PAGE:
Al Khazneh, Petra cover

Al Khazneh, Petra

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There are hundreds of magnificent ancient cities around the world but none are similar to Petra. This amazing city was developed by the Nabateans in a labyrinth of narrow canyons with some of the most beautiful structures having been carved directly into the sandstone cliff.


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Al Khazneh, Petra

Petra

There are hundreds of magnificent ancient cities around the world but none are similar to Petra.

This amazing city was developed by the Nabateans in a labyrinth of narrow canyons with some of the most beautiful structures having been carved directly into the sandstone cliff.

Al  Khazneh, Petra

Al Khazneh, Petra

Sylvain L.

(CC BY 2.0)

Description

Petra is a wonderful and highly unusual ancient city that was built in the narrow canyons of Jebel al-Madhbah about 800 to 1500 m above sea level.

Here, across an area of some 20 km², remnants of approximately 1000 structures have been discovered. Only one fifth of these buildings have been explored thus far.

Trade City

The city was located at the crossroads of important trade routes - caravan paths between Egypt and Syria as well as Arabia and the Mediterranean (the legendary Incense Route).

Thus Petra developed as a rich trade city. In ancient times the city was, most likely, approached from the south. Nowadays tourists enter from the east through the impressive yet narrow Siq Canyon. This canyon is approximately 1.5 km long, some 70 m deep and just 2 m wide in the narrowest places

Rock Cut Buildings in Petra, Jordan

Rock Cut Buildings in Petra, Jordan

SeeTheHolyLand.net

(CC BY 2.0)

Water Supply

Having numerous inhabitants, Petra needed a great deal of water and in the desert-like climate this was a major challenge.

Nabateans created ingenious irrigation systems and as a result the city had a perennial stream and sufficient amount of water to create a desert oasis. This sophisticated system included water tunnels, pipes and more than 200 cisterns. Nabateans managed to collect water in the city from the surrounding area of up to 25 km away.

Water Supply (Cont.)

Frequently these desert mountains would receive sudden torrents of rain that would create flash floods endangering the city in its narrow canyons.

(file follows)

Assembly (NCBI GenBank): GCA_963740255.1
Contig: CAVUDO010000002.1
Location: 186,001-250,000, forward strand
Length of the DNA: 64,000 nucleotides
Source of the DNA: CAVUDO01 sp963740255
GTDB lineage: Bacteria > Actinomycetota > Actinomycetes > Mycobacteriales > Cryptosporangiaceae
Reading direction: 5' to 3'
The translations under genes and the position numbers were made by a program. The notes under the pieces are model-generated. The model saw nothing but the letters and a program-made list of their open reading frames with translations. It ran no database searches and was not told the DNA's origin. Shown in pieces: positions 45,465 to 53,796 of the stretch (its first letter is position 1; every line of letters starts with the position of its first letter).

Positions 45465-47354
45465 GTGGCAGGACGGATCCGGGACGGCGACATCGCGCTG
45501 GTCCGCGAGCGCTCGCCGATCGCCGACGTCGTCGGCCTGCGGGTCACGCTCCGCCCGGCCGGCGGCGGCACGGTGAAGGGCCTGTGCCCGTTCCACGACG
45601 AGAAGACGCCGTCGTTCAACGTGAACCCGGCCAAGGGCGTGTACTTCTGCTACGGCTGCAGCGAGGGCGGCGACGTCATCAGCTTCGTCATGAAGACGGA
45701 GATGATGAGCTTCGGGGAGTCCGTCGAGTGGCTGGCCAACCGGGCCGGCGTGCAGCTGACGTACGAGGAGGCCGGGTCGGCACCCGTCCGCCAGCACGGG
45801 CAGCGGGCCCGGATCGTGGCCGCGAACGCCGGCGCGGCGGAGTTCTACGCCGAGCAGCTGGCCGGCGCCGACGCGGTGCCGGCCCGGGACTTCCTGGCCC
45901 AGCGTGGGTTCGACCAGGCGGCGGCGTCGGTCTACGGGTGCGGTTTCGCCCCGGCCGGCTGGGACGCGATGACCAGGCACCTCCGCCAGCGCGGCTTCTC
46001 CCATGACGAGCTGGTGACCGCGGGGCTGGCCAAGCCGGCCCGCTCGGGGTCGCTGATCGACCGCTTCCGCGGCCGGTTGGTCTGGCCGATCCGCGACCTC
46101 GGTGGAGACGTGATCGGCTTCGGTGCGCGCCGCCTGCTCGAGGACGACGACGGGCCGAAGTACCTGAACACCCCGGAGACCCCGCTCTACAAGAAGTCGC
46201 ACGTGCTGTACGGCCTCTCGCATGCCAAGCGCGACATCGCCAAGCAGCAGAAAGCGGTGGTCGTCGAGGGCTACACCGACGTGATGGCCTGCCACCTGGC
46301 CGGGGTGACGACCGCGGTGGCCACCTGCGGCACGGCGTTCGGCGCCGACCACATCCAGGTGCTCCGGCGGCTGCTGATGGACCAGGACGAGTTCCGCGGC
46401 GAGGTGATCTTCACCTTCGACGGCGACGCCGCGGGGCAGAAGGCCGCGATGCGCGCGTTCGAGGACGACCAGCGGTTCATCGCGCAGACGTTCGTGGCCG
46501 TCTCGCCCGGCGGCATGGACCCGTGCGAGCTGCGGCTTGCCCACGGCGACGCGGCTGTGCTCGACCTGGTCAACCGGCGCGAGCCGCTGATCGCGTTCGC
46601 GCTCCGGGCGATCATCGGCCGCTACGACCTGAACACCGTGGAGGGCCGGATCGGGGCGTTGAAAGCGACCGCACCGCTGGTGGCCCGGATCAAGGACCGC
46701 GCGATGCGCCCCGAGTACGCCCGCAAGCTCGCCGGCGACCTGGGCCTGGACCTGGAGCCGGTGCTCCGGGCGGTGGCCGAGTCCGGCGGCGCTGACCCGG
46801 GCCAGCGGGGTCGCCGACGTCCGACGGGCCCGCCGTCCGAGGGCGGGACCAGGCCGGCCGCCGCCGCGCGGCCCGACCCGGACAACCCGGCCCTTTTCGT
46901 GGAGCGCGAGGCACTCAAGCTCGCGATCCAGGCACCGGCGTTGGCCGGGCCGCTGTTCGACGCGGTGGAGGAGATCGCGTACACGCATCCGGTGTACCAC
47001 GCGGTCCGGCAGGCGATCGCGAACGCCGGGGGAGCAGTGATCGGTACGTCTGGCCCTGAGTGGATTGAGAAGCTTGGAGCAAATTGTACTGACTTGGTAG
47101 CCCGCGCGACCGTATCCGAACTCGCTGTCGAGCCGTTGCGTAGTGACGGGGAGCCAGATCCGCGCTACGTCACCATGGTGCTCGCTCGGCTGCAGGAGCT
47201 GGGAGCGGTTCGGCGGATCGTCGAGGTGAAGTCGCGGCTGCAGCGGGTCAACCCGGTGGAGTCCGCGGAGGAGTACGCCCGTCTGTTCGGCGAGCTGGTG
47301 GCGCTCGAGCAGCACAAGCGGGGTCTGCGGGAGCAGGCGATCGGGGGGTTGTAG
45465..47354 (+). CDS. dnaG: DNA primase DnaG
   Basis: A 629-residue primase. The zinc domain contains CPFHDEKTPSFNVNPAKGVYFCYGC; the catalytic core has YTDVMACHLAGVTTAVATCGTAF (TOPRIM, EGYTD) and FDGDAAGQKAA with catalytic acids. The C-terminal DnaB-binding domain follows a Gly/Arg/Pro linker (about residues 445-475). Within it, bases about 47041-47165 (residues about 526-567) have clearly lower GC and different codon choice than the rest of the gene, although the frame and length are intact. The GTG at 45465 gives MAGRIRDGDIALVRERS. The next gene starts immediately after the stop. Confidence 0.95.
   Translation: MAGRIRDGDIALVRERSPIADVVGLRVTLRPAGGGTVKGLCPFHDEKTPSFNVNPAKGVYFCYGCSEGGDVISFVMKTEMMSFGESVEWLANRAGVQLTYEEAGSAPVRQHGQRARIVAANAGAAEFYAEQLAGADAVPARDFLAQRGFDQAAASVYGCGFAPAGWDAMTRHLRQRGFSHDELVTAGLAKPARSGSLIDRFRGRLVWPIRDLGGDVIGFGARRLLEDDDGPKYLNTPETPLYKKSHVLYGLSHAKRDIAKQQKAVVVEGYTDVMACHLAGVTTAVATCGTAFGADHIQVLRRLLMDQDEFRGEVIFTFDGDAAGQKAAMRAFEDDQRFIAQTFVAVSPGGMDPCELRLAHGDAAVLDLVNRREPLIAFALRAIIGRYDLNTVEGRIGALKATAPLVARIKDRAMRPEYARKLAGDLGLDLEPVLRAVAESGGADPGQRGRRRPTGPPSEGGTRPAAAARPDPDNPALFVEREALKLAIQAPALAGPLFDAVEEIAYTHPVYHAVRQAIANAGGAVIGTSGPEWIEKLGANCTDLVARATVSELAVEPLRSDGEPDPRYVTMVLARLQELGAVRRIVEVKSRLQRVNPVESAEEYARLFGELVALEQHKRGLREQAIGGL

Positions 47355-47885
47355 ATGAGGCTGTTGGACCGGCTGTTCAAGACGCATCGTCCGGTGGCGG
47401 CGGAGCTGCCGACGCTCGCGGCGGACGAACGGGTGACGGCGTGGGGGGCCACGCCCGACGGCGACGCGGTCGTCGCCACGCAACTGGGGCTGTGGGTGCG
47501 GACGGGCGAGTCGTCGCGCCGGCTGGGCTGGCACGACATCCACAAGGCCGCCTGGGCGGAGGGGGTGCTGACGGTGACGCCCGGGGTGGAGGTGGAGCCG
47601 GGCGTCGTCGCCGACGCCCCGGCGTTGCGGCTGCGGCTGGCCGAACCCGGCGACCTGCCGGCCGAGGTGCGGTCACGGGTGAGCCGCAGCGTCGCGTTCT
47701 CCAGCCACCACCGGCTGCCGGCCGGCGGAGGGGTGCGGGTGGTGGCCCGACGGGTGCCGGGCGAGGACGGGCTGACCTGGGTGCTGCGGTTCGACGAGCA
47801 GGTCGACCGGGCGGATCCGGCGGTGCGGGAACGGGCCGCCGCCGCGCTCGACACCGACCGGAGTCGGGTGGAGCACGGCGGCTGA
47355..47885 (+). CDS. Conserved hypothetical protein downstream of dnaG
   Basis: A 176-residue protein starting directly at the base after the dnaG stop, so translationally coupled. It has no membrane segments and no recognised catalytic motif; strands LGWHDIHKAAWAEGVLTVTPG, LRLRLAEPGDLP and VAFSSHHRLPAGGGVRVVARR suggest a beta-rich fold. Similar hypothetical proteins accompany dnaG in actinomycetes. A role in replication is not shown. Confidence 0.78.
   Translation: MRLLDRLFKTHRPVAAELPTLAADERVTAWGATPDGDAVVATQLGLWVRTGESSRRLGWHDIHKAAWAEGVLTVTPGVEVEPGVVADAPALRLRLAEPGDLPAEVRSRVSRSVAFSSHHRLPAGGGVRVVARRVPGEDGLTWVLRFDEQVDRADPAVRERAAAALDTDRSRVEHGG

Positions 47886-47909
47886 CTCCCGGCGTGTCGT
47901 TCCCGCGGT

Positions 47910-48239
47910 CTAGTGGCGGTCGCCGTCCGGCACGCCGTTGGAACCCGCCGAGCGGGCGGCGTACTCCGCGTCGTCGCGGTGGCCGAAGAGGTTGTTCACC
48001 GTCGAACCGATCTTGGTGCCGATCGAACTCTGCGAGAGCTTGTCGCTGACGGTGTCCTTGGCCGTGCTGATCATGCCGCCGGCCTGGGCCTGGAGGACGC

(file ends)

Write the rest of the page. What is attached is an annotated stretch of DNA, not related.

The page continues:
The Nabateans resolved this problem by building a series of dams and cisterns that stopped the excess flow of water, and saving it which provided water during the droughts.

However, after many centuries of poor maintenance, the water management system has gradually degraded and now leaves Petra, once again, threatened by the possibility of floods.

Siq Canyon

Siq Canyon

Al Khazneh seen in the background.

Flash Floods in such a narrow canyon can lead to catastrophic consequences.

Vyacheslav Argenberg

(CC BY 2.0)

History

The mountainous area around Petra has been inhabited for many millenia – a nearby settlement existed as early as 7000BC, now named Beidha. Petra, though, is much younger.

-Little is known about the beginnings of Petra, even its ancient name is not known.

The ancient Greeks gave Petra its current name. Greek historian Diodorus Siculus mentions a place named Petra, capital of Nabateans in 312 BC although there is some doubt as to whether this is the current Petra.

-It is possible that Petra developed around an important shrine during the 6th or 5th century BC.

-Around this time or somewhat later Petra became the main centre of Nabateans (an ancient Aramaic culture).

History (cont.)

The site is linked to events mentioned in the Bible. Some specialists consider that Jebel al-Madhbah is the fabulous Mount Sinai and thus the valley with the ancient Petra is named also Wadi Musa - Valley of Moses.

-Fast development of Petra started in the 1st century BC. At this time many structures here were built in a distinct Hellenistic style.

-Petra and lands around it were included into the Roman Empire in 106 AD and Petra was capital of the Roman province Arabia Petraea.